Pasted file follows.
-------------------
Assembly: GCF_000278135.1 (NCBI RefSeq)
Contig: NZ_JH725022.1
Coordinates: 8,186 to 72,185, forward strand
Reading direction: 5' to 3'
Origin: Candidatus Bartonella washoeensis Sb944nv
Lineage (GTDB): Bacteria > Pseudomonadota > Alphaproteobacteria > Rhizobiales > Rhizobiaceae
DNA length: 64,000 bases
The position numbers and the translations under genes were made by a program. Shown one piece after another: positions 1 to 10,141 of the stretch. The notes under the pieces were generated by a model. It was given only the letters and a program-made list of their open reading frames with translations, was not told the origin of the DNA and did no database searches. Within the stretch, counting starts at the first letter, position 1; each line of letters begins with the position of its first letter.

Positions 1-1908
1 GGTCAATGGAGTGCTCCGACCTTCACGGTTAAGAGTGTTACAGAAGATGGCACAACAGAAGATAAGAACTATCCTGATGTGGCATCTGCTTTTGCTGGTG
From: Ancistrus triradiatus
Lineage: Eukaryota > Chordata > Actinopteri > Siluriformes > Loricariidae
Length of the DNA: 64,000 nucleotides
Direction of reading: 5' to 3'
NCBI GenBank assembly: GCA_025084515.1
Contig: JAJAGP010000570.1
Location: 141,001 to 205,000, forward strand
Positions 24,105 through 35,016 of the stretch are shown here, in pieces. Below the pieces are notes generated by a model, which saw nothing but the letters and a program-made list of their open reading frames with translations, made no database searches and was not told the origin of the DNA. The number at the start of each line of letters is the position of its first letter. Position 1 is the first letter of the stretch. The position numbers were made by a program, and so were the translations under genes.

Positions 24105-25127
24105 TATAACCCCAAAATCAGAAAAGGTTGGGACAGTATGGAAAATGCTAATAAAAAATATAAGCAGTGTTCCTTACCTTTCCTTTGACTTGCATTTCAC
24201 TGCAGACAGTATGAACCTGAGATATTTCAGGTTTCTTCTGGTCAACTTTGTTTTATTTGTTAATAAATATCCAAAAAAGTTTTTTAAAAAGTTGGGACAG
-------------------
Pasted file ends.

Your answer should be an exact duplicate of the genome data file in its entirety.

Assembly: GCF_000278135.1 (NCBI RefSeq)
Contig: NZ_JH725022.1
Coordinates: 8,186 to 72,185, forward strand
Reading direction: 5' to 3'
Origin: Candidatus Bartonella washoeensis Sb944nv
Lineage (GTDB): Bacteria > Pseudomonadota > Alphaproteobacteria > Rhizobiales > Rhizobiaceae
DNA length: 64,000 bases
The position numbers and the translations under genes were made by a program. Shown one piece after another: positions 1 to 10,141 of the stretch. The notes under the pieces were generated by a model. It was given only the letters and a program-made list of their open reading frames with translations, was not told the origin of the DNA and did no database searches. Within the stretch, counting starts at the first letter, position 1; each line of letters begins with the position of its first letter.

Positions 1-1908
1 GGTCAATGGAGTGCTCCGACCTTCACGGTTAAGAGTGTTACAGAAGATGGCACAACAGAAGATAAGAACTATCCTGATGTGGCATCTGCTTTTGCTGGTG
From: Ancistrus triradiatus
Lineage: Eukaryota > Chordata > Actinopteri > Siluriformes > Loricariidae
Length of the DNA: 64,000 nucleotides
Direction of reading: 5' to 3'
NCBI GenBank assembly: GCA_025084515.1
Contig: JAJAGP010000570.1
Location: 141,001 to 205,000, forward strand
Positions 24,105 through 35,016 of the stretch are shown here, in pieces. Below the pieces are notes generated by a model, which saw nothing but the letters and a program-made list of their open reading frames with translations, made no database searches and was not told the origin of the DNA. The number at the start of each line of letters is the position of its first letter. Position 1 is the first letter of the stretch. The position numbers were made by a program, and so were the translations under genes.

Positions 24105-25127
24105 TATAACCCCAAAATCAGAAAAGGTTGGGACAGTATGGAAAATGCTAATAAAAAATATAAGCAGTGTTCCTTACCTTTCCTTTGACTTGCATTTCAC
24201 TGCAGACAGTATGAACCTGAGATATTTCAGGTTTCTTCTGGTCAACTTTGTTTTATTTGTTAATAAATATCCAAAAAAGTTTTTTAAAAAGTTGGGACAG